Flying Salukis to defend national title

By Tara Kulash

Team looks for more success during 50th anniversary

For more than three hours a day, SIU’s Flying Salukis practice their landing, navigation and computer skills to prepare for this year’s national competition.

Last year, for the first time since 1984, the flying team from the university’s aviation department placed first in the National Intercollegiate Flying Association competition. The team was eligible for nationals after it placed second in the


Midwest regionals to the University of Illinois at Urbana-Champaign. The Salukis placed first in regionals this year and will go on to the national competition from May 14 to 19.

Kyle Hayes, a sophomore from Bourbonnais, said the national win was a proud moment for the entire team.

“Everyone went kind of silent,” he said. “We couldn’t believe it.”

Started in 1962 — two years after the aviation program was brought to SIU — the Flying Salukis have won eight national championships, said David NewMyer, department chair for aviation management and flight.

Tryouts are held in the fall, he said, and members must major in aviation management and flight, mostly because aviation student fees pay much of the team’s expenses. Non-flight students can take part in ground events, though, and the team is made up of about 15 to 20 students at a time.

This year’s event will be held at Kansas State University-Salina with between 28 and 30 teams competing, NewMyer said.

Kevin Krongos, assistant chief flight instructor, said each college supplies its own airplanes for the competition, so the Salukis will fly out to Salina in aircraft models Cessna 152 and 172R.

Krongos said students compete among each other to earn a slot in events at actual competitions such as landing, navigation, message drops and aircraft recognition. Message drops include students dropping an object from the plane to try to hit a ground target, Stephanie Armstrong, a senior from Seneca, said. Aircraft recognition is when a slide of an aircraft is shown for three seconds and participants guess what kind it is, Hayes said.

The most popular event is landing, said Courtney Copping, a junior from St. Charles, as many students compete to be placed in it.

There are power on and power off landing competitions, Krongos said, where power off includes the pilot bringing the engine to an idle and gliding to land on a line on the runway.

“The goal is to hit the line without adding power, excessive float, and you have to be lined up with center line on the runway,” he said.

The event has many penalties where pilots lose points, such as if one wheel picks up after landing.

Taylor Breum, a senior from Lake Villa, placed first in power on landings at last year’s nationals.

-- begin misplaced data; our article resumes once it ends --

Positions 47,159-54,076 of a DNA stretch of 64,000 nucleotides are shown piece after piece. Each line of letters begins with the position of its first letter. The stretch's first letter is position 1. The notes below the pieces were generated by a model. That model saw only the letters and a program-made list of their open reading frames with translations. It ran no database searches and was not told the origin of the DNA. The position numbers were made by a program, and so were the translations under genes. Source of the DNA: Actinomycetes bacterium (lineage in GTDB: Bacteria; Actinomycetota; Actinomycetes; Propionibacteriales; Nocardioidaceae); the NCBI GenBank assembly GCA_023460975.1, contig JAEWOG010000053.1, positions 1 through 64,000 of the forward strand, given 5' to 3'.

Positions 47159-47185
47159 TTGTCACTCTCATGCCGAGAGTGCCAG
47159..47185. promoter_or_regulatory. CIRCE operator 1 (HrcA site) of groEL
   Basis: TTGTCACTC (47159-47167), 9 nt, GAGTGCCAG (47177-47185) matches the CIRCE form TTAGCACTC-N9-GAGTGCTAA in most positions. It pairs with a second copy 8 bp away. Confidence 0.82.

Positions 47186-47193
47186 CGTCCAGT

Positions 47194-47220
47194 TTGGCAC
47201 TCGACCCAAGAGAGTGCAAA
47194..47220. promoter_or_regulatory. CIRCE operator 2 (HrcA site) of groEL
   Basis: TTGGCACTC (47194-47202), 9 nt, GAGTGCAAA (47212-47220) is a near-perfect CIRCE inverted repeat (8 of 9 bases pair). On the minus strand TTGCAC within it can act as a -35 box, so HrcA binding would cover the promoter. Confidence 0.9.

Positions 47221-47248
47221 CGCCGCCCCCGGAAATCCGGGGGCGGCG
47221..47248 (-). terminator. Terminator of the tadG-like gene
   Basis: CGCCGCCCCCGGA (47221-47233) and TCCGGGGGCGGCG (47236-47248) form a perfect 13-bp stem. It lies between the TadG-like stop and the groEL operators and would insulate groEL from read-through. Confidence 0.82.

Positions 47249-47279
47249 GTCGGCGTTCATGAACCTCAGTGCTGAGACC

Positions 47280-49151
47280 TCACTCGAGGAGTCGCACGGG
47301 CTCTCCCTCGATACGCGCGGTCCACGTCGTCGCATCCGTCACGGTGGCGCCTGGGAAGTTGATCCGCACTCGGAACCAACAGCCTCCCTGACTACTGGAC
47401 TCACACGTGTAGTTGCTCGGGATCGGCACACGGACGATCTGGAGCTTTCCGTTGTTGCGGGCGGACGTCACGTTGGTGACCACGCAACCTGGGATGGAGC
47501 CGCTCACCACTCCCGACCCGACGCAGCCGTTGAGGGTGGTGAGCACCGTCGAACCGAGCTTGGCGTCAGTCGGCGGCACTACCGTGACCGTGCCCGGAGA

“They’re calling all the names off and you get to the top five and think, ‘Oh man, I didn’t place,'” he said. “So I take my coat off, sit back down and think, ‘Maybe next year,’ and then No. 1 came on, and they said southern Illinois.”

Breum said he knew he won first place because he was the last SIU student to place in the event. He said while it was his proudest moment, it’s put a lot more stress on him to place this year. He has a secret technique, though.

“I’m 6’2″ and I still use a booster seat,” Breum said.

He explained the plane’s nose is high up during landing competitions, which blocks the pilot’s vision of the line on the runway. Breum said his head touches the ceiling during landing practices, but it helps him to see his target.

Copping said she competed in the Simulated Comprehensive Aerial Navigation event last year, which tests knowledge of cross-country planning. She said she couldn’t believe when the team won.

“It didn’t feel real at first, but it keeps hitting me more and more as time keeps going on,” Copping said.

She said she’s excited for this year’s competition, too.

“I’m ready to go back in and show what we’ve got,” she said.

For some students, this will be their first trip to nationals. Jon Galante, a junior transfer student from Roselle, is competing for a spot at the event but has already been working as a student flight instructor for the university. He said even though he is relatively new to the team, he made friends quickly.

“We give each other a hard time, but it’s all in good fun,” Galante said. “We’re a pretty close team.”

Copping said being one of the only girls on the team has turned out to be pretty fun.

“It took some getting used to at first, but I love these guys. I’m basically one of them,” she said.

Students could be placed in their events as close to a few days before the competition, Krongos said.

Going to nationals for a second time is a big deal, NewMyer said, and many of the teams will compete extra hard to beat SIU.

“It’s certainly a long tradition at SIU aviation to have the flying team, and we’re just hoping we can defend the national title again this year,” he said.